We usually recommend that you self-host your blog with WordPress, which means that you own and control all of your content. This not only gives you more control, but it allows you to add so much more functionality to your blog. For self-hosting, we are big fans of Bluehost and Hostgator, for the ease of installing WordPress, as well as their affordability and excellent customer support. It’s also convenient because you can get your domain names there, too. Your readers can get lots more information at bobwp.com, including free posts and videos to walk them though some of these issues.
4. What tips do you have for building an audience?
As I referred to in the first question, your foremost strategy should be developing first-rate content. Above everything else, this will attract readers. There are many ways to promote your blog, from putting a clickable URL in your email signature line to writing guest posts for other bloggers—and everything in-between. Offering a free gift to readers will also increase your subscribes. For example, I’m offering your readers who subscribe to the Cat’s Eye blog a free tip sheet, “10 Ways to Attract More Readers to Your Blog.”
In addition, make it easy for readers to leave a comment on your blog and be proactive with your comments because readers who are responded to will come back again.
5. How do you keep finding new things to blog about?
Every blogger hits a wall from time to time. But ideas are everywhere. They really are. If you have defined your blog’s niche, you have a good handle on your general content areas. I use a creative exercise called mind mapping to take a general subject and start chunking down to more and more specific topics until I have something manageable to tackle.
In a post I wrote, “8 Ways to Collect Enough Blog Post Ideas for the Next 100 Years,” I suggested other strategies, like: turning the camera on yourself in everyday life (using real-time experiences and applying them to your blog’s topics); identifying the activities and times of day when your ideas show up; practicing free, uncensored writing; reading more (it almost doesn’t matter what you read because it will often trigger new ideas to write about); and paying attention to your reader comments (I have often found gems there—questions that I have turned into new posts).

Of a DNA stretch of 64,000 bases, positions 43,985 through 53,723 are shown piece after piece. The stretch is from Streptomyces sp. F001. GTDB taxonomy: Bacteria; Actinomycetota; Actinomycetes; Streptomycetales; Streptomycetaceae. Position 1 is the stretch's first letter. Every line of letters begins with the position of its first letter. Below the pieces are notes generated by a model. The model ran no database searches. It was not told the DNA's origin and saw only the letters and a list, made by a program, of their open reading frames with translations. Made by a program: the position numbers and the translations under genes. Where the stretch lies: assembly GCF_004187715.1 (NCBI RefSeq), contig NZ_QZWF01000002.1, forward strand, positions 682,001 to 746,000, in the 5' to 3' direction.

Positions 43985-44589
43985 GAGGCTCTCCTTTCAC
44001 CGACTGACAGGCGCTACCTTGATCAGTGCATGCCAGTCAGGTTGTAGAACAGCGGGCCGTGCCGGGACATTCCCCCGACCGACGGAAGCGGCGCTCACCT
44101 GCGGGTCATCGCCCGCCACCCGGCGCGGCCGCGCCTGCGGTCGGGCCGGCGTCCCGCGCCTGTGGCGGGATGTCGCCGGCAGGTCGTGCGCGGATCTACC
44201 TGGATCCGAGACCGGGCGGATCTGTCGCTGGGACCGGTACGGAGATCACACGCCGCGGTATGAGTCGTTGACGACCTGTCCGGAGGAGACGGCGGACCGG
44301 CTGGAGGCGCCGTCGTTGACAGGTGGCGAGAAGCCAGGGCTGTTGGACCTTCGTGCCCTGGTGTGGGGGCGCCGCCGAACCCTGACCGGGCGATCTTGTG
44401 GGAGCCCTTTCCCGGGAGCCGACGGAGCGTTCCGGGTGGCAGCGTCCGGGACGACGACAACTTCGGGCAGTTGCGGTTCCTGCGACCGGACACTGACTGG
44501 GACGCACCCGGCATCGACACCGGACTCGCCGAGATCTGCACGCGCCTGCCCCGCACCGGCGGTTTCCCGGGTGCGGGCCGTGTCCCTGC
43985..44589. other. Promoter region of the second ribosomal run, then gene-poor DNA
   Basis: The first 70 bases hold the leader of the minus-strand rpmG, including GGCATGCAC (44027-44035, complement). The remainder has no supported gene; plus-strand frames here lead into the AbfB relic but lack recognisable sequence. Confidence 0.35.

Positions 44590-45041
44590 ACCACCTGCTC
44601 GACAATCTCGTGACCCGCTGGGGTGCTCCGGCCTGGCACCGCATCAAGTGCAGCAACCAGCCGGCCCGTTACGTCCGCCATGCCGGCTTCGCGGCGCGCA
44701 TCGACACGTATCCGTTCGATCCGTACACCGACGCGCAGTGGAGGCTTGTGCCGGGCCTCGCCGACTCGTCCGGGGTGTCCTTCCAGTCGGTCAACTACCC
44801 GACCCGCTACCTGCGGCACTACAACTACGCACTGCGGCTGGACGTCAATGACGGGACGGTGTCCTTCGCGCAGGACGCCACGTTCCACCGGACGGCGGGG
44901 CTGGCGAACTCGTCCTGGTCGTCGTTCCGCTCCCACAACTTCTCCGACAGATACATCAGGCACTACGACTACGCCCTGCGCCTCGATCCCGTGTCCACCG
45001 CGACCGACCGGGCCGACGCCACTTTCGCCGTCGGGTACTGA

6. You describe your blog as “for writers who blog and bloggers who write.” Why is it important for writers to blog? And don’t all bloggers write?
I am a firm believer in blog taglines and feel that they should be changed as often as the focus of your blog changes. For the Cat’s Eye blog, I wanted a tagline that tells visitors within seconds whether or not they have landed in the right place, whether this blogger writes about things they want to know about.
To me, “for writers who blog and bloggers who write” says that I talk to aspiring and published writers who have blogs and bloggers who are also writers (and no, not all bloggers write in the purest sense of the word; for example, some bloggers are small business owners who are blogging to promote their company). For me, this distinction is in line with my new focus on writers.
Why is it important for writers to blog? Boy, I could go on and on. But, basically, your blog is your home base. It’s the piece of real estate that you own, the spot where your readers can always find you. Whether you are shopping your book idea with the traditional houses or going the self-publishing route, you know that the readers do not magically appear the day your book hits the Barnes and Noble shelves or amazon.com.
A blog helps you build an author platform—an audience of readers. When you create good solid content and engage your readers, you are creating interest in your books. This core group of readers will help create a buzz about your upcoming book and spread the word about this fun new author and her blog.
7. How often do you re-evaluate the aesthetics of your blog? How often do you re-evaluate the content?